Beatty Highlights Need for Transparency and Clarity in Mortgage Loan Closing Process


Opening remarks at Financial Services Housing & Insurance Subcommittee hearing outline TILA-RESPA integration

WASHINGTON, DC – May 15, 2015 – (RealEstateRama) — In her opening remarks at today’s Financial Services Housing and Insurance Subcommittee hearing on the Truth In Lending Act and the Real Estate Settlement Procedures Act (TILA-RESPA), U.S. Congresswoman Joyce Beatty (OH-03) detailed the importance of ensuring a seamless transition to an updated closing process, as mandated under Dodd-Frank. Serving as the subcommittee’s Ranking Member for the day, Beatty spoke about the Consumer Financial Protection Bureau’s (CFPB) merging TILA-RESPA disclosures in an effort to enhance transparency and clarity for consumers in the mortgage loan closing process.

In addition to engaging in the CFPB’s forthcoming regulations on mortgage loan closing, Congresswoman Beatty continues to be a leader for increasing financial literacy. On April 23, 2015, Congresswoman Beatty introduced the Housing Financial Literacy Act of 2015, H.R. 2015. The bipartisan legislation would give first-time homebuyers who complete a Department of Housing and Urban Development or HUD-certified housing counseling course a discount on their Federal Housing Administration (FHA) mortgage insurance premiums of 25 basis points (or 0.25 percent).

A video of Congresswoman Beatty’s opening statement is available HERE.

Remarks as prepared for delivery:

Thank you Mr. Chairman for holding today’s timely hearing.

We are here today to better understand the Consumer Financial Protection Bureau’s TILA-RESPA integrated disclosures and what the implementation of these rules will mean to both the industry and the consumers.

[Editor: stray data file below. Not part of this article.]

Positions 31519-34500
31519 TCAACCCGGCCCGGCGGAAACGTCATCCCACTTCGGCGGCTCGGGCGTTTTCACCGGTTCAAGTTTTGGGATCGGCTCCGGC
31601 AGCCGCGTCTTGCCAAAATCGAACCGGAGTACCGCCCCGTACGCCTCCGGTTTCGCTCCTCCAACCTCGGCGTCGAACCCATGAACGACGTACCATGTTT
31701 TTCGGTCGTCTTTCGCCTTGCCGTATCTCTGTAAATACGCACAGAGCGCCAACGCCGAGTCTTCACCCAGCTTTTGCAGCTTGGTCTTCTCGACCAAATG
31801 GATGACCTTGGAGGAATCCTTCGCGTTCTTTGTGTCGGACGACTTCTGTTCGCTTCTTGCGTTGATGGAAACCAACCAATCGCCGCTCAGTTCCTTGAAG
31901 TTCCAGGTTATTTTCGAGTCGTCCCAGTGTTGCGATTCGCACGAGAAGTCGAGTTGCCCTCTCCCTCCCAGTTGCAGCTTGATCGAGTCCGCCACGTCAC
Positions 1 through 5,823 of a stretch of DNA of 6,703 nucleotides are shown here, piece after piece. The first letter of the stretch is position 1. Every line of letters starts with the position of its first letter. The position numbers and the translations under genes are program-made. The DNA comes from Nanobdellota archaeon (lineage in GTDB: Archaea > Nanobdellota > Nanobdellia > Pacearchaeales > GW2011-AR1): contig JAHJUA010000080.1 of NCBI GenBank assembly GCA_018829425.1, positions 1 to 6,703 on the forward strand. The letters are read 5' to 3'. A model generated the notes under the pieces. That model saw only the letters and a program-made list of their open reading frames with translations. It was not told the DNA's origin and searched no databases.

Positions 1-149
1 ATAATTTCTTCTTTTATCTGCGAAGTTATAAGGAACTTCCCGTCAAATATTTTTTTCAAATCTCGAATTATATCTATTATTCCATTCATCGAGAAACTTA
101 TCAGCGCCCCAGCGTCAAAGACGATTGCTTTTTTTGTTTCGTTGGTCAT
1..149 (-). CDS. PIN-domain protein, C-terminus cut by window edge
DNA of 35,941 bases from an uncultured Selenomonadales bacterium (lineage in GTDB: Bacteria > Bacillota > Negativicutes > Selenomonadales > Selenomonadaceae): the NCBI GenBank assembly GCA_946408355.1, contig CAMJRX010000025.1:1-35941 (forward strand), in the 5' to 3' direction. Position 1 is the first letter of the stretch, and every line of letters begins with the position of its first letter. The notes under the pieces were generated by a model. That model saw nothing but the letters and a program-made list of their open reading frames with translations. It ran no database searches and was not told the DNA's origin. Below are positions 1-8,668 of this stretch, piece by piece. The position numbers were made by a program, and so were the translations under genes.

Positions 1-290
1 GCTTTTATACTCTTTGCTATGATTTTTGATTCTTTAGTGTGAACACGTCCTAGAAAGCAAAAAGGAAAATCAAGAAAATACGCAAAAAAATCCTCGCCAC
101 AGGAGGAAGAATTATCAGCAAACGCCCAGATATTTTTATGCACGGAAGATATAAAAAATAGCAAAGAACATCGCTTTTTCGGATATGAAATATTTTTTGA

These disclosures aim to reduce the overlapping of information received by customers, as well as to simplify the overall origination process, which I support.

Also, I applaud the CFPB’s efforts in engaging in consumer and industry research to put forth a good rule.

In fact, just yesterday, I heard from a large contingency of the Ohio Association of REALTORS who are accepting of the reconciled TILA-RESPA rules.

They are not asking for a change or to challenge the rule. But what they have expressed to me is that they would like to have a test run. They need a preseason to work out the nuances of the new disclosure forms.

I liken it to speed cameras that typically are set up with a 30-day grace period to allow for the public to understand and become accustomed to the new or updated law.

At the end of the day we are here to bridge the gap between effective compliance and ensuring that the rule’s implementation is in the best interests of both the realtors and the homebuyers.

In the aftermath of the 2008 housing crisis I hope to learn today that all consumers, both buyers and sellers, will have the proper education and understanding of TILA-RESPA disclosures to make the mortgage loan closing process as fluid and seamless as possible.

I yield back the balance of my time.


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